It’s from this far-off, often obscure corner of music where most of the truly original new ideas are found, and occasionally, those ideas filter their way into the mainstream. More often than not, though, ideas fail and not just commercially but artistically, too. That’s what makes the triumphs all the more sweet.
So far in 2014, there have been plenty of triumphs to speak of, from artists of all nationalities, approaches and instruments of choice, including those handmade by the artist himself. The appeal of jazz (or otherwise) from avant-garde and experimental side is derived by its unbiased diversity and lack of set rules. The diversity is also spread across generations, including a newly-found recording by a deceased icon that actually serves to burnish his legend with the world of avant-jazz even further.
Risk taking abounds in all of these selections, but what puts them at the top over other, quite good releases in this arena is that the risk taking is channeled toward a coherent, ingenious vision. Here are nine that struck me that way, in no particular order. Click on the album titles to check out the full album reviews.
Jamie Saft & Joe Morris – Plymouth: Saft and Morris follow up last year’s Slobber Pup with a supporting cast that’s even more dangerous. Mary Halvorson, Chris Lightcap and Gerald Cleaver are no bystanders in this new ensemble; this is a supergroup with a capital “S.”
The Jimmy Giuffre 3 & 4 – New York Concerts: One of the most exciting finds of lost jazz recordings in recent years, New York Concerts confirms Giuffre’s foresight and insight within the realm of free jazz just as the music was beginning to race out to the edge of what was possible. He was there all along, but few were truly aware of that until now.
Aram Bajakian – there were flowers also in hell: All of the daring, gumption, wit and nervous energy found in Ceramic Dog are also found in Bajakian’s latest trio. He’s like Marc Ribot in the sense that he’s not afraid to do something that other guitarists wouldn’t even think about doing…sometimes even Ribot himself.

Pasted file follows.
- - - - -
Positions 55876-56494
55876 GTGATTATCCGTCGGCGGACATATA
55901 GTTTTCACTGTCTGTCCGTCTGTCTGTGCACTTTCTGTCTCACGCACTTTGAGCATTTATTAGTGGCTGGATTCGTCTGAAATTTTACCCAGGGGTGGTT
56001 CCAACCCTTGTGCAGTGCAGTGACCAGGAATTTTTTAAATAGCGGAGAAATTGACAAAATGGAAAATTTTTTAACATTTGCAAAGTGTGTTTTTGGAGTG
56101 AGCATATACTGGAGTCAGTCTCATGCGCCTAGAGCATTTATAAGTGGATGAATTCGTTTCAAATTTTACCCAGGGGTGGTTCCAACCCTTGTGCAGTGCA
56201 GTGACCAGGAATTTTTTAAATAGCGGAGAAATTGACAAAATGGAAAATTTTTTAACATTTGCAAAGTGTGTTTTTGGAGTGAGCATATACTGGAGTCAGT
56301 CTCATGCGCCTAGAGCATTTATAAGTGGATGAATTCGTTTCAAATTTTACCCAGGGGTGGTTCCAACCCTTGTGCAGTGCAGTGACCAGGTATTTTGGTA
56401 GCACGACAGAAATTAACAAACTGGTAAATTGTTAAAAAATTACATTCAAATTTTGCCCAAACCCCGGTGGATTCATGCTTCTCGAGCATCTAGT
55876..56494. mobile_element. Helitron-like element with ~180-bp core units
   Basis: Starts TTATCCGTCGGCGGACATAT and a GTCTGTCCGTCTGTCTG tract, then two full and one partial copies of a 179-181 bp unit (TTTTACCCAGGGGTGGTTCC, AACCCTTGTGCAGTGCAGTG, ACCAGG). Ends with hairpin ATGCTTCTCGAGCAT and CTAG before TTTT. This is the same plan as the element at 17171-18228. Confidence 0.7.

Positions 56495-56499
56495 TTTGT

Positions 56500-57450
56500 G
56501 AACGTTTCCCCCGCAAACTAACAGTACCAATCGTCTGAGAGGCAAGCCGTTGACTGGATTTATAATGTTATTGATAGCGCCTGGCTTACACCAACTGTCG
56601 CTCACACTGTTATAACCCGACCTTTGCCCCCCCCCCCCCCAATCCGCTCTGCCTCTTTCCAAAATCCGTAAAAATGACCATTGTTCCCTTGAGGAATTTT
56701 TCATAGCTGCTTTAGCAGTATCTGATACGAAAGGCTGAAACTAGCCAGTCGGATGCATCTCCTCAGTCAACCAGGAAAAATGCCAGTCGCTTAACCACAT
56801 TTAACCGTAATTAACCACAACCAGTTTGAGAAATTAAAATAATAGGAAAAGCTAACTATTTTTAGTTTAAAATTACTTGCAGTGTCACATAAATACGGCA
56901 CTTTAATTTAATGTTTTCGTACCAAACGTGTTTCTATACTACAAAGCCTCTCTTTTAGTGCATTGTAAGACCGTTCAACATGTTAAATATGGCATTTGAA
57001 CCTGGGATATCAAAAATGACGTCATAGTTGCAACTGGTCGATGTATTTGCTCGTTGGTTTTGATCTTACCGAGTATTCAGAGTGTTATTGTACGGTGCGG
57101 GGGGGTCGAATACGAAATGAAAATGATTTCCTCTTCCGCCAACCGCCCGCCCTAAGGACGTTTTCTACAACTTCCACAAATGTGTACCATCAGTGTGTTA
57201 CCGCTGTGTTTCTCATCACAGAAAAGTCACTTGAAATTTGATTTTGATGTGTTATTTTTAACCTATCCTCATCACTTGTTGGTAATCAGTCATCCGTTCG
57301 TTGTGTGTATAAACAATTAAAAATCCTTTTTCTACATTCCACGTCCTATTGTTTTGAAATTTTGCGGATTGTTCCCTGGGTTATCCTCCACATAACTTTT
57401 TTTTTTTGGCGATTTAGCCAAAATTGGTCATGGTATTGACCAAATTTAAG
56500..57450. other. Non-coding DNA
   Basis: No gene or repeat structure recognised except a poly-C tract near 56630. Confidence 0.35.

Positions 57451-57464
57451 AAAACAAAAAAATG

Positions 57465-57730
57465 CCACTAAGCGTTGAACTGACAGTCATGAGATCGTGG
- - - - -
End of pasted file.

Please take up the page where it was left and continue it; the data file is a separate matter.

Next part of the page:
Raoul Björkenheim / eCsTaSy – eCsTaSy: eCsTaSy roams just inside and outside the perimeter of jazz, and virtuosic players subscribe to the gospel of impulse as much as they adhere to even the outer regions of the genre.
Roscoe Mitchell, with Craig Taborn and Kikanju Baku – Conversations I: An album that revels in its random, extemporaneous intonations, offering proof that ideas Roscoe Mitchell first put forth in the mid-60?s are nowhere near exhausted.
Digital Primitives – Lipsomuch/Soul Searching: Cooper-Moore on mouth bow, fretless banjo and a diddly bo? It all goes to show, that sometimes the best inspiration for a fresh, new kind music can be rooted in some very old and simple ideas.
Gato Libre – DuDu: Amid outbursts of free playing are plenty of moments of quiet beauty. It was undoubtedly not an easy decision to carry on with Gato Libre after the loss of a key member, but DuDu assures us that it was the right decision.
Jeff Cosgrove, with Matthew Shipp and William Parker – Alternating Current: It was tempting to put this in the “Modern and Mainstream” Jazz list, but listen closely to Cosgrove’s impulsive, instinctual drums; it’s clear he’s not thinking jazz, he’s thinking about turning his kit into a mood shaper and an instrument of tonality. With Shipp and Parker by his side, it’s a concept that’s turned into blissful reality.
Ivo Perelman and Mat Maneri – Two Men Walking: Of the excellent trio of records that Perelman issued in March, this one gets the nod for the unpredictable and delightful way the saxophonist is able to blend in with Maneri’s discerning viola.
Next up: fusion jazz